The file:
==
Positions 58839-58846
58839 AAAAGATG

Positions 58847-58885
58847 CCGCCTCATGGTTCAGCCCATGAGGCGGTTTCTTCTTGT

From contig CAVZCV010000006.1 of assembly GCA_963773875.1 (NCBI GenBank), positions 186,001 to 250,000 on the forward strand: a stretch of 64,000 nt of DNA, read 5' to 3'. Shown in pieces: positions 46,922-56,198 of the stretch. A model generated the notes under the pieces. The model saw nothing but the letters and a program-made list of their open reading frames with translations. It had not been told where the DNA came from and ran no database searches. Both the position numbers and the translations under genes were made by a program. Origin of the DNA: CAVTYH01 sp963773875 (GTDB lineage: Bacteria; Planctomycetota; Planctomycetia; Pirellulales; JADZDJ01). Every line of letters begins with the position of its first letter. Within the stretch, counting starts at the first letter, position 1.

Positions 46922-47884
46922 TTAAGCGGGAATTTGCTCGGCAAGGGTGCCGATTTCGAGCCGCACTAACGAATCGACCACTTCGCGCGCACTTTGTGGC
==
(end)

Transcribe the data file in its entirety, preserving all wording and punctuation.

Positions 58839-58846
58839 AAAAGATG

Positions 58847-58885
58847 CCGCCTCATGGTTCAGCCCATGAGGCGGTTTCTTCTTGT

From contig CAVZCV010000006.1 of assembly GCA_963773875.1 (NCBI GenBank), positions 186,001 to 250,000 on the forward strand: a stretch of 64,000 nt of DNA, read 5' to 3'. Shown in pieces: positions 46,922-56,198 of the stretch. A model generated the notes under the pieces. The model saw nothing but the letters and a program-made list of their open reading frames with translations. It had not been told where the DNA came from and ran no database searches. Both the position numbers and the translations under genes were made by a program. Origin of the DNA: CAVTYH01 sp963773875 (GTDB lineage: Bacteria; Planctomycetota; Planctomycetia; Pirellulales; JADZDJ01). Every line of letters begins with the position of its first letter. Within the stretch, counting starts at the first letter, position 1.

Positions 46922-47884
46922 TTAAGCGGGAATTTGCTCGGCAAGGGTGCCGATTTCGAGCCGCACTAACGAATCGACCACTTCGCGCGCACTTTGTGGC